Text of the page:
NASA maps out all icy craters on Ceres

A long-held suspicion appears to be confirmed, as permanently shadowed regions have been found on the dwarf planet Ceres—meaning these areas could potentially be billion-year-old traps for water ice, according to NASA.

“The conditions on Ceres are right for accumulating deposits of water ice,” said Norbert Schorghofer, a Dawn guest investigator at the University of Hawaii at Manoa. “Ceres has just enough mass to hold on to water molecules, and the permanently shadowed regions we identified are extremely cold — colder than most that exist on the moon or Mercury.”

As the name implies, a permanently shadowed region receives no direct sunlight, being located on crater floors and similar areas. Of course, they still can receive indirect sunlight—but not all that much, as the temperature often hovers below minus 240 degrees Fahrenheit (minus 151 degrees Celsius). Because of this, permanently shadowed areas can be cold traps, meaning they’re good places for water ice to gather and remain stable.

Ceres findings confirm previous predictions

The existence of such traps on Ceres was predicted, but none had been discovered until now, when Schorghofer and his team took a hard look at Ceres’ northern hemisphere. After combining images taken by the Dawn spacecraft to create a depiction of the dwarf planet’s shape and features in three dimensions, a sophisticated computer model was able to determine which areas received direct sunlight, how much solar radiation reached the dwarf planet’s surface, and how conditions change with time, according to a study in Geophysical Research Letters.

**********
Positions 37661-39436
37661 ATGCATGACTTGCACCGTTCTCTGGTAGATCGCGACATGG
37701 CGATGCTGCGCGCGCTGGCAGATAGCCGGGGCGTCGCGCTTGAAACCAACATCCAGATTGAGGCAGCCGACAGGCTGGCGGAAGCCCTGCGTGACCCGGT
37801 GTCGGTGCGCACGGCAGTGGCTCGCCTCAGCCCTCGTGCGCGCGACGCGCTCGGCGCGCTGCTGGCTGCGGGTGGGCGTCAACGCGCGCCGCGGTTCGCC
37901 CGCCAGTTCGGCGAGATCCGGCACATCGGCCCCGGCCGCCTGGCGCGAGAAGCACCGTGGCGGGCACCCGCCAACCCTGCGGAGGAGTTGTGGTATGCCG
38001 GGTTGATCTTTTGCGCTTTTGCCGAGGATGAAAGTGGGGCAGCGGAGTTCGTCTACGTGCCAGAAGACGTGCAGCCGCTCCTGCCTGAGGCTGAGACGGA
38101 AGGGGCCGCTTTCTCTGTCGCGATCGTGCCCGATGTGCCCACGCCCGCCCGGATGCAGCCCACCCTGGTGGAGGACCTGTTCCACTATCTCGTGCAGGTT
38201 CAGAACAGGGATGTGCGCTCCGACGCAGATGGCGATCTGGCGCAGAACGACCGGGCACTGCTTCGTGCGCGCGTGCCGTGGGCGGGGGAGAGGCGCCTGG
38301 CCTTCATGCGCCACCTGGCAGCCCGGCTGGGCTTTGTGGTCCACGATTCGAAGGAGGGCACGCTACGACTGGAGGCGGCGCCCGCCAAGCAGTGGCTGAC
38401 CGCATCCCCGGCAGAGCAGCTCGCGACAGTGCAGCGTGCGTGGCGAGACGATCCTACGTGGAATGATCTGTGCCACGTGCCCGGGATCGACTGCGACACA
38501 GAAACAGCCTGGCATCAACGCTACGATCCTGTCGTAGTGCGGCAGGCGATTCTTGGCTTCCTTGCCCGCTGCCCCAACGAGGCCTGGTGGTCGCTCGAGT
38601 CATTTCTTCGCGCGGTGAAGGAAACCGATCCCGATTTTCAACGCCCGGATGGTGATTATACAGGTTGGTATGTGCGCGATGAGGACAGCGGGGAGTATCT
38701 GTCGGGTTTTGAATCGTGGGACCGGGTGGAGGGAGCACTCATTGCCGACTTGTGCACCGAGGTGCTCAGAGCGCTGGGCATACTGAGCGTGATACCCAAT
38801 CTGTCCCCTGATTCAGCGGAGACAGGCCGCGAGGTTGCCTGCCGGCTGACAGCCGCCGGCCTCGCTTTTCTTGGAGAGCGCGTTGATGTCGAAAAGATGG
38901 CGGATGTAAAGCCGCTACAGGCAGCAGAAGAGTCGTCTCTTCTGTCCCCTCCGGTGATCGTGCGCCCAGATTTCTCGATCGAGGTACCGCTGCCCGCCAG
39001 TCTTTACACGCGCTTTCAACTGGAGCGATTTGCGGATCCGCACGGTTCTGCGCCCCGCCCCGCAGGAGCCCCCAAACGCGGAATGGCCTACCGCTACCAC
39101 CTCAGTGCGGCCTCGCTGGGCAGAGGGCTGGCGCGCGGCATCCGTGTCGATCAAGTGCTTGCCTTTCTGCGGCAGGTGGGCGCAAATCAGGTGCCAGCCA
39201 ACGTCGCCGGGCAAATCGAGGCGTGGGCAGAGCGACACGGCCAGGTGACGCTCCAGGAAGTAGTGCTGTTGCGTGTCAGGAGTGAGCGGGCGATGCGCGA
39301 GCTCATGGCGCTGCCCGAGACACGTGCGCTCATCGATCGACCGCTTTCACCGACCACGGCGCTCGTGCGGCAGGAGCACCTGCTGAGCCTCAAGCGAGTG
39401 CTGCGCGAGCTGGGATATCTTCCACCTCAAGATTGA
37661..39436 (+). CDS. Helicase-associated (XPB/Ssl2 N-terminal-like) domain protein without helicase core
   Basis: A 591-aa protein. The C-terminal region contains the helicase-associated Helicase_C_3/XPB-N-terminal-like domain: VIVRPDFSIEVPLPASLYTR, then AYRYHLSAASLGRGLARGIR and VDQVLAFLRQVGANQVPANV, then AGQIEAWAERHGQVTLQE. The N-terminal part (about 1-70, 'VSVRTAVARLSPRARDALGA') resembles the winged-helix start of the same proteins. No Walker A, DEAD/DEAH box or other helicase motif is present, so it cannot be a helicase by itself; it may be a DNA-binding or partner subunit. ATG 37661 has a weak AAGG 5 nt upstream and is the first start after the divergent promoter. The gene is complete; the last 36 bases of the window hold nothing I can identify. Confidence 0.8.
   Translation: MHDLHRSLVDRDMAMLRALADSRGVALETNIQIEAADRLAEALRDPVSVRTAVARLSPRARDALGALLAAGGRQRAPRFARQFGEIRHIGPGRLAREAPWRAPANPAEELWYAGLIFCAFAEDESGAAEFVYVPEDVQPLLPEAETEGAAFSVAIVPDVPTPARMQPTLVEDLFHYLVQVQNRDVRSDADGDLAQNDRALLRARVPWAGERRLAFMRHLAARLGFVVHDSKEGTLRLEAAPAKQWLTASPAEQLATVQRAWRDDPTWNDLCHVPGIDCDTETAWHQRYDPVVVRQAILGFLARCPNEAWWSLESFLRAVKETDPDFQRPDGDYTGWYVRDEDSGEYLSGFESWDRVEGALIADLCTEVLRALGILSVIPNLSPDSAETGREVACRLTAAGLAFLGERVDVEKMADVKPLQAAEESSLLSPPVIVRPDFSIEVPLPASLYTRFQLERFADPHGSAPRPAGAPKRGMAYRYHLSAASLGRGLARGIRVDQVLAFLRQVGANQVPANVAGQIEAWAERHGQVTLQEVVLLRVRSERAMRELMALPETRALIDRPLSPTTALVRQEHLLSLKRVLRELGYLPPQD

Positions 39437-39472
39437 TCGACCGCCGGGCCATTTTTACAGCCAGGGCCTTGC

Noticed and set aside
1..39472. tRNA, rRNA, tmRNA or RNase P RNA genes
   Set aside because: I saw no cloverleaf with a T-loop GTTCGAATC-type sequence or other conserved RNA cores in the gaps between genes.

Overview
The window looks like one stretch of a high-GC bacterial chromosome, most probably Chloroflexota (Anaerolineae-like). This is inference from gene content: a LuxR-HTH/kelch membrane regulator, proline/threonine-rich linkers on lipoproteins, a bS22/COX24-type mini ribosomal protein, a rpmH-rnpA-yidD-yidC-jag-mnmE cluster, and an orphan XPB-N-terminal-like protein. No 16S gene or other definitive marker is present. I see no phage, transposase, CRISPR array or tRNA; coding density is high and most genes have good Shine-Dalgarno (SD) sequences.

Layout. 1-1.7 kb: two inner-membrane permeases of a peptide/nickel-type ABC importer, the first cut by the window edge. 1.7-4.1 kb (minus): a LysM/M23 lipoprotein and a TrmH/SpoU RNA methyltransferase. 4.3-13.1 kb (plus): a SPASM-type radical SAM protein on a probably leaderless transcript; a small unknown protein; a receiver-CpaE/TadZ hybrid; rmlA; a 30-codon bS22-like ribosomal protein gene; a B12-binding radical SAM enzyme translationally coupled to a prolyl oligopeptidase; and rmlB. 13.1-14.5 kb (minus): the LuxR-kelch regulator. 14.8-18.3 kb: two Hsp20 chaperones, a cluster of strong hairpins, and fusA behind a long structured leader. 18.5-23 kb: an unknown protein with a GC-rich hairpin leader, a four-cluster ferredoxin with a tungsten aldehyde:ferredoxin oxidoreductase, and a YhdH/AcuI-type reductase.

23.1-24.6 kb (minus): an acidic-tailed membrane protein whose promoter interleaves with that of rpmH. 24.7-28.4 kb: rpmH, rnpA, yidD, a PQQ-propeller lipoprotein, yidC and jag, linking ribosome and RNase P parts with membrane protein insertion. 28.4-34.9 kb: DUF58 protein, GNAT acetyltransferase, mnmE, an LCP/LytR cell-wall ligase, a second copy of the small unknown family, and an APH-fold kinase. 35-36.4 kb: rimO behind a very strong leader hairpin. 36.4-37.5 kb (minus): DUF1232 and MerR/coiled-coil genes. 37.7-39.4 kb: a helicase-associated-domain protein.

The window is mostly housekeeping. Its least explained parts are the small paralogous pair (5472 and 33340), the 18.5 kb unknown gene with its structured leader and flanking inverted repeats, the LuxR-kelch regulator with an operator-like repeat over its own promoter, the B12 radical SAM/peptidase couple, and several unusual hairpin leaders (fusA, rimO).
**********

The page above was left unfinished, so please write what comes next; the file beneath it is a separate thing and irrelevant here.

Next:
The model found that there are dozens of permanently shadowed regions across Ceres’ northern hemisphere, which only occupy a small portion of the surface—some 695 square miles. But these dark spaces are extraordinarily cold, even colder than similar ones found on Mercury or the moon, which are closer to the sun (although Mercury is a closer approximation).

“On Ceres, these regions act as cold traps down to relatively low latitudes,” said Erwan Mazarico, a Dawn guest investigator. “On the moon and Mercury, only the permanently shadowed regions very close to the poles get cold enough for ice to be stable on the surface.”

According to the recent research, about one of every thousand water molecules generated on Ceres’ surface ends up in a cold trap within one Ceres’ year (1,682 days), meaning small but detectable ice deposits build up every 100,000 years or so.

“While cold traps may provide surface deposits of water ice as have been seen at the moon and Mercury, Ceres may have been formed with a relatively greater reservoir of water,” said Chris Russell, principal investigator of the Dawn mission, based at the University of California, Los Angeles. “Some observations indicate Ceres may be a volatile-rich world that is not dependent on current-day external sources.”


Image credit: NASA